IN CONGRESS, July 4, 1776.
The unanimous Declaration of the thirteen united States of America,
When in the Course of human events, it becomes necessary for one people to dissolve the political bands which have connected them with another, and to assume among the powers of the earth, the separate and equal station to which the Laws of Nature and of Nature’s God entitle them, a decent respect to the opinions of mankind requires that they should declare the causes which impel them to the separation.
We hold these truths to be self-evident, that all men are created equal, that they are endowed by their Creator with certain unalienable Rights, that among these are Life, Liberty and the pursuit of Happiness.–That to secure these rights, Governments are instituted among Men, deriving their just powers from the consent of the governed, –That whenever any Form of Government becomes destructive of these ends, it is the Right of the People to alter or to abolish it, and to institute new Government, laying its foundation on such principles and organizing its powers in such form, as to them shall seem most likely to effect their Safety and Happiness. Prudence, indeed, will dictate that Governments long established should not be changed for light and transient causes; and accordingly all experience hath shewn, that mankind are more disposed to suffer, while evils are sufferable, than to right themselves by abolishing the forms to which they are accustomed. But when a long train of abuses and usurpations, pursuing invariably the same Object evinces a design to reduce them under absolute Despotism, it is their right, it is their duty, to throw off such Government, and to provide new Guards for their future security.–Such has been the patient sufferance of these Colonies; and such is now the necessity which constrains them to alter their former Systems of Government. The history of the present King of Great Britain is a history of repeated injuries and usurpations, all having in direct object the establishment of an absolute Tyranny over these States. To prove this, let Facts be submitted to a candid world. Continue reading
On July 4, 1864 Abraham Lincoln had much to pre-occupy his mind. Grant’s drive on Richmond had bogged down into a stalemated siege to the south of Richmond around the city of Petersburg. Grant, due to the appalling Union casualties of the campaign, was routinely denounced as a butcher in Northern newspapers, a charge echoed privately by Mary Todd Lincoln. On June 27 Sherman had been bloodily repulsed at Kennesaw Mountain, and his campaign against Atlanta appeared to be very much in doubt. Lincoln suspected that he would not be re-elected and that the Union might very well lose the war. So what did he do on July 4? He, along with Mrs. Lincoln and most of his cabinet, attended a fundraiser held on the White House lawn to build a Catholic church!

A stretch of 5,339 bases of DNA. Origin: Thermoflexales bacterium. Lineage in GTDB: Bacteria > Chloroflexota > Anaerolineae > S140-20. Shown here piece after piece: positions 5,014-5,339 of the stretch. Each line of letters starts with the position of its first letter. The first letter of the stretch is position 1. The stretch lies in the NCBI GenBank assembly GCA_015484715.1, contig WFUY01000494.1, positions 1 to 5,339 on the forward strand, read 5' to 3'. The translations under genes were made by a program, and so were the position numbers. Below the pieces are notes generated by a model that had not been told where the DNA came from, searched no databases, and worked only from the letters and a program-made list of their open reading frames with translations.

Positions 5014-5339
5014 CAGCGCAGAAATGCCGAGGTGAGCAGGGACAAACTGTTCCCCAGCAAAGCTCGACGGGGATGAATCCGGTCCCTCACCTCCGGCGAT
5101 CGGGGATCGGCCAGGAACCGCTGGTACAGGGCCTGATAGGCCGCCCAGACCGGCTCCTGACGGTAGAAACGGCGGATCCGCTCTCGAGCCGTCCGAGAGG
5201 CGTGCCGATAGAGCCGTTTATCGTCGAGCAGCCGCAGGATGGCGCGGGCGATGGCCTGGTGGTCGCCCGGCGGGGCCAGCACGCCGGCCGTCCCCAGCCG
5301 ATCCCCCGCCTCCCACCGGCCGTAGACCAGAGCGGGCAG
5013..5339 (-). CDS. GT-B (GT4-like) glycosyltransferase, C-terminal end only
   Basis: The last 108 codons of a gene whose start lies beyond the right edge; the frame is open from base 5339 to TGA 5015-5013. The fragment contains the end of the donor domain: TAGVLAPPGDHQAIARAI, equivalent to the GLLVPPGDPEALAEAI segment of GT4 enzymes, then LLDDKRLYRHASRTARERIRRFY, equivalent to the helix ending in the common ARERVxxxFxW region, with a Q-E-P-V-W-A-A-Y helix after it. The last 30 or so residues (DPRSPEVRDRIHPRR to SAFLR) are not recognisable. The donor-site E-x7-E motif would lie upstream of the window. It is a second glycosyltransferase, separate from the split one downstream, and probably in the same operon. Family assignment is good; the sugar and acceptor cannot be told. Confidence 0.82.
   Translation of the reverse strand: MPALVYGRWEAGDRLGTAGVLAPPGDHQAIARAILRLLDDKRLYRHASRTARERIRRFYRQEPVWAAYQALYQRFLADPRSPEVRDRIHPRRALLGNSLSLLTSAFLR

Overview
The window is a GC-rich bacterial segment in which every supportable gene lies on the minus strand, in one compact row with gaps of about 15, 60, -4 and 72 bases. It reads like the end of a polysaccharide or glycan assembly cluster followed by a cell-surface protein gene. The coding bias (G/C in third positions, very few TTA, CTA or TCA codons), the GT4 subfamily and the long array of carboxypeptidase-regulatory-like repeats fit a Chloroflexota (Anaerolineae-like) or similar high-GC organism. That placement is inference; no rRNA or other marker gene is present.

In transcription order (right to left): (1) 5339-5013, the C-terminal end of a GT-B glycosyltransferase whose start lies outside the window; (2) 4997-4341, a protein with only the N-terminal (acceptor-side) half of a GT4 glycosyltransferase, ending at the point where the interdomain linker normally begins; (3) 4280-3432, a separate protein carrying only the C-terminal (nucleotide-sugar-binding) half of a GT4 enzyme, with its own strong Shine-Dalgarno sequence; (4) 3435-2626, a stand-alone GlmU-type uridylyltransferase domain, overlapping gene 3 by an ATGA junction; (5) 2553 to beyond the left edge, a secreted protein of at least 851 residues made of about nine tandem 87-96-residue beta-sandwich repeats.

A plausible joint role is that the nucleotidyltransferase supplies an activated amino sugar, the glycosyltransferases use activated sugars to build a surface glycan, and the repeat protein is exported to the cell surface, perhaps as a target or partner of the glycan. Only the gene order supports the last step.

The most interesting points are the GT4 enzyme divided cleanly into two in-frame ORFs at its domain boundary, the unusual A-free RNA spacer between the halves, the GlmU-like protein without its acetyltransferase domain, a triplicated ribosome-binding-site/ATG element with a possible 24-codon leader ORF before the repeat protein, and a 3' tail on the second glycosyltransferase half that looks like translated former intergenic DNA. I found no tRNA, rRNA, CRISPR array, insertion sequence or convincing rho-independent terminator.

An astounding piece by Lisa Davis at the resolutely pro-abort New York Times. A young artist becomes pregnant and decides to film her abortion. Her plans suddenly begin to unravel due to a cab driver and his reaction to the news that she is on her way to have an abortion:
I stuffed my Ricoh Hi8 video camera in my backpack, and I went alone.
The driver was Middle Eastern, from some hot and weather-less country, but he did a fair job of steering into the skids. He kept asking me why I was going out in such weather.
“I have to go to the doctor,” I kept telling him.
“Why? You don’t look sick.”
“I have to have a procedure.”
“What? What procedure?”
Finally, I told him. Why not? I was proud and un-conflicted. I was exercising my right. I was making a video.
He pulled over to the side of the road, right there on the Brooklyn Bridge — not only illegal but dangerous. “Please don’t kill the baby,” he said. “Please don’t kill the baby.”
“What are you doing?”
“Don’t kill the baby.” He wouldn’t move the car, though horns blared all around us.
“Keep driving! I have an appointment!” I shook his headrest. This was not part of the script.
“Please don’t kill the baby,” he said again, turning around to face me. He had beautiful big brown eyes — almost black. “I will take care of you and the baby. I work two jobs.”
Heartbreakingly she has her abortion:
The first thing I thought when I awoke from the anesthesia was that I’d never be pregnant again, that I had just squandered my only chance at motherhood. I was sobbing — I had arisen from the depths of the medication this way — as they rolled me into the recovery room where the other women were lying, almost all of them with a friend or partner or relative to brush their hair back or offer them ice chips. I could not stop crying, big heaves and gulps of it. The nurse came over at first to soothe me and then to quiet me.